Politics by Other Means: International Law in the Political Contest over Taiwan's Status and Cross-Strait Relations

Jacques deLisle, Professor of Law and Political Science,University of Pennsylvania

On both sides of the Taiwan Strait and on both sides of Taiwan’s partisan divide, international legal concepts—the criteria for statehood, other factors that matter for international status (including democratic politics and human rights), standards for and rights of self-determination and secession—have been key weapons in the political struggle over Taiwan’s international stature and security and the nature and trajectory of cross-Strait relations.  Rooted in steps taken during the early days of China’s Reform Era, this pattern of politics developed dramatically during the Lee Tenghui and Chen Shui-bian presidencies on Taiwan and has taken new turns since Hu Jintao shifted Beijing’s cross-Strait policies and Ma Ying-jeou came to power in Taiwan.  The prospect of Ma’s second term and a leadership transition on the Mainland raise new questions about future trends in this unusually international law-focused politics.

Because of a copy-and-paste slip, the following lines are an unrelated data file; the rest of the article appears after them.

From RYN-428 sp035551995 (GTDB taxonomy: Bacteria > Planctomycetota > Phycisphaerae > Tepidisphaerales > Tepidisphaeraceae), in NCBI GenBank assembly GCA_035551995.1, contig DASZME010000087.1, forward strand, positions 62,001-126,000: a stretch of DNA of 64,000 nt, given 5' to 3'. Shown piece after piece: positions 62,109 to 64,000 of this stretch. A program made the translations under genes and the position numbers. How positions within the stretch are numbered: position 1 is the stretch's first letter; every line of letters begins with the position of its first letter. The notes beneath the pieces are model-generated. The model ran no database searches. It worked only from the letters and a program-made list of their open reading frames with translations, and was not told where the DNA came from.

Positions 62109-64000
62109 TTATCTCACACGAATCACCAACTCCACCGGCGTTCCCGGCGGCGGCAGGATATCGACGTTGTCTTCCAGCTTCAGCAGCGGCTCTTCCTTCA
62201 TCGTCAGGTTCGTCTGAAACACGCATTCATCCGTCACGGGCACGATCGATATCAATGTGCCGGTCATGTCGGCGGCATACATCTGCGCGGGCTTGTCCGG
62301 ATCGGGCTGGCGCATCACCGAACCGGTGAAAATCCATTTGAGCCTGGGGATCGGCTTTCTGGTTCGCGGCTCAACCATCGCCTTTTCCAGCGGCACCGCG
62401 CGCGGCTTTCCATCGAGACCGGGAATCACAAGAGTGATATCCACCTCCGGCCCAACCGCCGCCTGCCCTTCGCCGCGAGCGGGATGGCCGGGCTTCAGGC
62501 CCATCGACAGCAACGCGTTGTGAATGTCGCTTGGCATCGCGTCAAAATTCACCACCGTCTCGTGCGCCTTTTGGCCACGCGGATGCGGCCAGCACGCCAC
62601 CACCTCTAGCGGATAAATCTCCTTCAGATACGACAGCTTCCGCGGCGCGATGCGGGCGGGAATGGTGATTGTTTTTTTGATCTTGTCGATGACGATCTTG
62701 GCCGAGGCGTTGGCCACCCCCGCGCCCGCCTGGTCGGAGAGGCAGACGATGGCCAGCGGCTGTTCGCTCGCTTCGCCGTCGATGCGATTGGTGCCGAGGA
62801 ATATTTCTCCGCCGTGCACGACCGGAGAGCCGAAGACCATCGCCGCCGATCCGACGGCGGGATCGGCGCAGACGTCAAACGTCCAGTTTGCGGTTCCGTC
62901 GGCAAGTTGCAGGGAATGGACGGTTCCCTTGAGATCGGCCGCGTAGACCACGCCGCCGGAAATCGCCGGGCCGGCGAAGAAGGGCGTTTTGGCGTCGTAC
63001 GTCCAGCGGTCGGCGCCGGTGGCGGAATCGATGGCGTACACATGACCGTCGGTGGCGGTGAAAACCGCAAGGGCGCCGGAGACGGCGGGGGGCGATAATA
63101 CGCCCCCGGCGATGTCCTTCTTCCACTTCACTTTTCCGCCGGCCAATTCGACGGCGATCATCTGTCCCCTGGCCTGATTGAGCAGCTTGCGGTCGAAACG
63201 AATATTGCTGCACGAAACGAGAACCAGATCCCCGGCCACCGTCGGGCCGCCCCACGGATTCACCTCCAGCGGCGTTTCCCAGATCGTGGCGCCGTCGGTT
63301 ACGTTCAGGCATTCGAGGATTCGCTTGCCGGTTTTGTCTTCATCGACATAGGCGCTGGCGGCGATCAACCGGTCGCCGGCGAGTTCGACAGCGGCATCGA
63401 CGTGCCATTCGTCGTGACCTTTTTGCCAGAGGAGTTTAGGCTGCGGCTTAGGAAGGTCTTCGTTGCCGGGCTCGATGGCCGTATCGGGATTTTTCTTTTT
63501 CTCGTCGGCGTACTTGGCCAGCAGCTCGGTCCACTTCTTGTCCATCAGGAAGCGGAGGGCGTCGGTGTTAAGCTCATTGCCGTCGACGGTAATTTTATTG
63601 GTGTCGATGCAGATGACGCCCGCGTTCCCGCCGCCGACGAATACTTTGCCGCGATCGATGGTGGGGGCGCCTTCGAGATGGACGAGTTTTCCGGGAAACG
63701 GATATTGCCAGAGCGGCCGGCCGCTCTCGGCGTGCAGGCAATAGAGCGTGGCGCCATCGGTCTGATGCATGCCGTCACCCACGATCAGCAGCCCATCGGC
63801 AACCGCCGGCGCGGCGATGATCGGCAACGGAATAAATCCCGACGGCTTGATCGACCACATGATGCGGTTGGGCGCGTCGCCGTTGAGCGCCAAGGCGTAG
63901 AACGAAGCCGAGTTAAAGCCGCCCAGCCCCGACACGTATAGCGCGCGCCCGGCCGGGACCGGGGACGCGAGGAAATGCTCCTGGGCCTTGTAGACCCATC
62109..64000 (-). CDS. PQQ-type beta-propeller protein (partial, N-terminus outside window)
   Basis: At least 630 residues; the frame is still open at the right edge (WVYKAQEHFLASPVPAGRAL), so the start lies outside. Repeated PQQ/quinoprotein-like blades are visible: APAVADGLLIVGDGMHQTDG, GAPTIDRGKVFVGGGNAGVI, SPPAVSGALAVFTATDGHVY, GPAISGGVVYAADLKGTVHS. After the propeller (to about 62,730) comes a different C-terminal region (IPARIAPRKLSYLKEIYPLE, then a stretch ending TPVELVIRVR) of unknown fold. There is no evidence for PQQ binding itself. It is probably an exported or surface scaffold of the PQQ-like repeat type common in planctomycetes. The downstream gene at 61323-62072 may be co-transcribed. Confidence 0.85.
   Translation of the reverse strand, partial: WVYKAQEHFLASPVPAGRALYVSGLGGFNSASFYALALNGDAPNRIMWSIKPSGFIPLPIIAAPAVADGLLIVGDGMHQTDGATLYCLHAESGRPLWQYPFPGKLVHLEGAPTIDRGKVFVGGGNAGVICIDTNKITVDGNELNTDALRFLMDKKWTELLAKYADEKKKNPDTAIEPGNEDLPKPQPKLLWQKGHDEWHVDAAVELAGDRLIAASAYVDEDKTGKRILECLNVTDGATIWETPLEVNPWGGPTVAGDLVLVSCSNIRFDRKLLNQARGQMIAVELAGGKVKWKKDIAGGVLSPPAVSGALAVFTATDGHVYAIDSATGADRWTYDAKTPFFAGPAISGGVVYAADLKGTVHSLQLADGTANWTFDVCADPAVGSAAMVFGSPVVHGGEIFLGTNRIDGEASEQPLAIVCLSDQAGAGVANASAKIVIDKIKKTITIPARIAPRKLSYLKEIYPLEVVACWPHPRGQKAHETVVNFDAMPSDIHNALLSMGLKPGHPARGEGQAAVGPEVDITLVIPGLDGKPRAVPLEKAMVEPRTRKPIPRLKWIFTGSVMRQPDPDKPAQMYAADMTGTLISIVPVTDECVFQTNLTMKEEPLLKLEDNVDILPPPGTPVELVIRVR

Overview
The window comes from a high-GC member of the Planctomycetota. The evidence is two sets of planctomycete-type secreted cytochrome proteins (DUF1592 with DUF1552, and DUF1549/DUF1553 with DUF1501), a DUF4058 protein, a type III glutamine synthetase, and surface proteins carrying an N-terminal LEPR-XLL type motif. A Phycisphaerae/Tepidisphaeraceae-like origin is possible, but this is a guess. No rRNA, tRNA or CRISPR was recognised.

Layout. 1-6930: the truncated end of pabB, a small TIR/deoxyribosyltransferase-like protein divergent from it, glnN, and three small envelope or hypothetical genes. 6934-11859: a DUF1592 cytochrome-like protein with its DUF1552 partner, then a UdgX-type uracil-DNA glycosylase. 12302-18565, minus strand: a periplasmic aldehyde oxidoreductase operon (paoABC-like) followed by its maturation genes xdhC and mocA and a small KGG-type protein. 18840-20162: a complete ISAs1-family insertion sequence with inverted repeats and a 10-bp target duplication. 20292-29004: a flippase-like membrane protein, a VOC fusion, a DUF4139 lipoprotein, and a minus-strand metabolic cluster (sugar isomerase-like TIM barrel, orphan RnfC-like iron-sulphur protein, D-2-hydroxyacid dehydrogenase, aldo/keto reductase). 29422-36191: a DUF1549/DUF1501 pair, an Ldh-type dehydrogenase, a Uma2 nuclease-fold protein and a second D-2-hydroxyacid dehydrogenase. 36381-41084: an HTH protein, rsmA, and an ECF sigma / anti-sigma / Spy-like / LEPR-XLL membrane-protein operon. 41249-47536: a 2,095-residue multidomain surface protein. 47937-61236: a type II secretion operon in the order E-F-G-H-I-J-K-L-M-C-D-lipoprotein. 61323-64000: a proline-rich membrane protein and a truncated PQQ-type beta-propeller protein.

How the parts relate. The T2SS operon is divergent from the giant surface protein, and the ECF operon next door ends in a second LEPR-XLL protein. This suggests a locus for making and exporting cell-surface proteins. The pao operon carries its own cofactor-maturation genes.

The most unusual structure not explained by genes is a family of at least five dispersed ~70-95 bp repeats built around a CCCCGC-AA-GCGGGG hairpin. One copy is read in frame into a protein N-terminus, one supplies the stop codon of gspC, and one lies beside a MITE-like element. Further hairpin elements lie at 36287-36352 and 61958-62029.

Speaker Bio:

Jacques deLisle is the Stephen A. Cozen Professor of Law, professor of political science, and associate director of the Center for the Study of Contemporary China at the University of Pennsylvania and the director of the Asia Program at the Foreign Policy Research Institute.  His writings on Taiwan’s politics and international status, cross-Strait relations, China’s approach to international law, and domestic legal reform and its challenges in China appear in law reviews, international affairs journals, policy commentaries, and other media.

Tuesday, April 24, 2012 | 12:00 pm — 1:30 pm
CISAC Central Conference Room, 2nd Floor, Encina Hall

Center on Democracy, Development and the Rule of Law (CDDRL)